I think any unease you could observe may very well be a "familiar vs. new" difference rather than something about Java or Haskell syntax (as Java syntax is basically C syntax and therefore minimally different from what people already see all around). I have heard of Haskell being used to teach non-programmers (ie. a programming course in a mathematics programme), and have not heard of particular syntactic difficulties.

We also often hear the argument that Python syntax (not that far to Haskell's) is nice and easy to work with, and look like most intuitive pseudo-code. My guess is that there is some truth in this idea, though I haven't heard of concrete experiments. On the other hand, Chris Okasaki reports that indentation-sensitivity was a great help to teach programming to beginners, by forcing them to pay more attention to the code structure.

Of course optional doesn't

Of course optional doesn't mean required, but dealing with other peoples' styles is a curse to having "choice;" language consistency is another dead horse to beat later.

I would argue that some amount of redundancy leads to reinforcement, which leads to both (a) quicker learning of the language and (b) better readability when looking at some code you didn't write. Oddly enough, books used to be written without periods. Punctuation is actually a recent and extremely useful invention. Familiarity is obvious one factor that would have to be accounted for in an empirical study, right now I'm just working off of anecdote.

When I look at Haskell code, is that I always get lost without redundant syntactic signage and type annotations. I'm not really talking so much about semicolons in this case (type annotations are probably more important), I was only using Haskell to make a point (I would use Scala more to debate semicolons).

wrong link

Your link to Okasaki's report seems to be incorrect.

Thanks, I just fixed it. In

Thanks, I just fixed it. In the process I noticed that it had been mentioned on LtU before, but without really starting a discussion.

oh the humanity

and we all know how easy it is to copy-and-paste-and-auto-indent-correctly python code of any significant length. not that we should actually be doing much copy and paste, but it does have to happen sometimes, and i freaking hate whitespace sensitive languages then. and other times, to boot.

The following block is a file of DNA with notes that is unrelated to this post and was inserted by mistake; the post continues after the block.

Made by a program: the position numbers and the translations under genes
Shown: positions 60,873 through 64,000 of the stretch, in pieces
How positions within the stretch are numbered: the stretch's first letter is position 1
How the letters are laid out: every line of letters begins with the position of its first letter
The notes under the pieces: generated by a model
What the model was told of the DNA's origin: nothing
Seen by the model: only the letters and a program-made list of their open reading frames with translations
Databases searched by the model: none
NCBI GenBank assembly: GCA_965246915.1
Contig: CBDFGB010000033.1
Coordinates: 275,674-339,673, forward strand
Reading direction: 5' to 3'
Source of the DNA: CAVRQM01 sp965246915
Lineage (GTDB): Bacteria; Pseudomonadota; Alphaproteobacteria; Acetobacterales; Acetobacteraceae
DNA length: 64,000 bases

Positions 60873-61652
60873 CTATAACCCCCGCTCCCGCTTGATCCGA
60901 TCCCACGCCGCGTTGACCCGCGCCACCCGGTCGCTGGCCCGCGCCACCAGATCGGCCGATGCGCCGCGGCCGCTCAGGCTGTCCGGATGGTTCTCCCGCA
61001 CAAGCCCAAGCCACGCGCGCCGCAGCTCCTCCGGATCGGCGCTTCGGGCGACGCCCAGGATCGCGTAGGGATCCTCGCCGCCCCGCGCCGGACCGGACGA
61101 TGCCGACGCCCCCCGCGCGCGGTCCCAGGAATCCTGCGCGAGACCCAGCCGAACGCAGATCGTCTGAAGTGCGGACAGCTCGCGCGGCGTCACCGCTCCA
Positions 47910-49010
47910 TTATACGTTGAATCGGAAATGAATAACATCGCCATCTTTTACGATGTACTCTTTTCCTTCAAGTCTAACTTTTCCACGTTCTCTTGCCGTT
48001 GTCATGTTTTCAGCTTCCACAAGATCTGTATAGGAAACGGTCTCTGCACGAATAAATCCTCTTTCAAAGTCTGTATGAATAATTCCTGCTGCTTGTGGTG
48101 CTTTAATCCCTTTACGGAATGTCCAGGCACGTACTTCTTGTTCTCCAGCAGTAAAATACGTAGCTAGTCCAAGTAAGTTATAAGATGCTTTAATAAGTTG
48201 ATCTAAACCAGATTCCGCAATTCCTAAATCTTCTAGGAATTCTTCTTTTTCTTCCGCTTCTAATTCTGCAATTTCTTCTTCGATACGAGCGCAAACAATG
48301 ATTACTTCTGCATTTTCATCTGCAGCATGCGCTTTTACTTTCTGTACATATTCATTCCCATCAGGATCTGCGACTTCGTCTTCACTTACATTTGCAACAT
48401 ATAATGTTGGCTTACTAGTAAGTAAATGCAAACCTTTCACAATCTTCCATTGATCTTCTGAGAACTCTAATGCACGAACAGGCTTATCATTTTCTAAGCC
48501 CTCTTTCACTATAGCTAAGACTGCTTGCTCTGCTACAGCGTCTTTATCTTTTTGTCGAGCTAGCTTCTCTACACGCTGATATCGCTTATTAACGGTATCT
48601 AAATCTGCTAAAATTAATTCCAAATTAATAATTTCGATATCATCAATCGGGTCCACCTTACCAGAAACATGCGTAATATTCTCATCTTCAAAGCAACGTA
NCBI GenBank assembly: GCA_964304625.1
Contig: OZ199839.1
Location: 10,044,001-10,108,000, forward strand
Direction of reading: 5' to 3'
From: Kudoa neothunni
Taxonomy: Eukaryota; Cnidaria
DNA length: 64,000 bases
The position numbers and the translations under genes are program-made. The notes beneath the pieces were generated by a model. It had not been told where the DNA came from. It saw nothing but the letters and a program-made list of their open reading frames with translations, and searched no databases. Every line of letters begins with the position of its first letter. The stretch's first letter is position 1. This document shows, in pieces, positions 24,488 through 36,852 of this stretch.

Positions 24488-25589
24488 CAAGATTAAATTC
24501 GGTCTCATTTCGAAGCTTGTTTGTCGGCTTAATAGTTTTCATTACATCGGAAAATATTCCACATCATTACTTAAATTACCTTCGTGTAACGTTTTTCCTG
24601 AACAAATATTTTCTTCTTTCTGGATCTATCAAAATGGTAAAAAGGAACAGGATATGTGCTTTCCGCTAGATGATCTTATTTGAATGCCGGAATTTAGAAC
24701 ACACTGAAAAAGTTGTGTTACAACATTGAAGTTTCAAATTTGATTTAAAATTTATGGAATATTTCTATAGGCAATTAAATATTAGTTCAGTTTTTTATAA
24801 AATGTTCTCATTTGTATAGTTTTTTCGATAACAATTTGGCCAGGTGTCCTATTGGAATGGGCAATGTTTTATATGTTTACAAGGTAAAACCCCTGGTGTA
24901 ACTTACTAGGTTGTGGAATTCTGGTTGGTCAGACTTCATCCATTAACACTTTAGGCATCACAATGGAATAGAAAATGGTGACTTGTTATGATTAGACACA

Whitespace Programming Language

It is possible to program using only whitespaces Link

Edit : Link is to the wikipedia page of the language not sure what the person below is referring to.

Is there anything that you

Is there anything that you find valuable in the link you gave? I've glanced over it and found little more than trivia and unstructured discussion -- with the historical remark that whitespace significance was promoted by ISWIM a long time ago.

If it makes specific points that are pertinent to this discussion, please feel free to quote them more precisely.

JavaScript semicolon insertion considered problematic

JavaScript code that returns a nicely formatted object literal can be problematic because of semicolon insertion that is algorithmic but does something the programmer doesn't expect. Consider this example due to Colin Ihrig:

function getObject() {
    foo : 1
    // many more fields

This does not return the object, but rather the undefined value, due to semicolon insertion after return (and likewise after throw). Furthermore, the semicolons in for statements must be literal; newlines cannot replace them.

JavaScript ASI

The way JavaScript does automatic semicolon insertion is very hacky and hence shouldn't be taken as an argument either way. If you want to look at a more reasonable example, look at Haskell.

Consider indentation

In Python, where indentation decides block levels, I would argue that semicolons do not (significantly) enhance error detection or readability, because both of those are already served so much better by the identation/significant whitespace. In Python, it's also generally quite obvious to human readers where the end of statements/expressions would be inferred.

So, I would argue that three of your "Good" points aren't significant in Python, and then the arguments for semicolons are quite weak.

I don't get it, indentation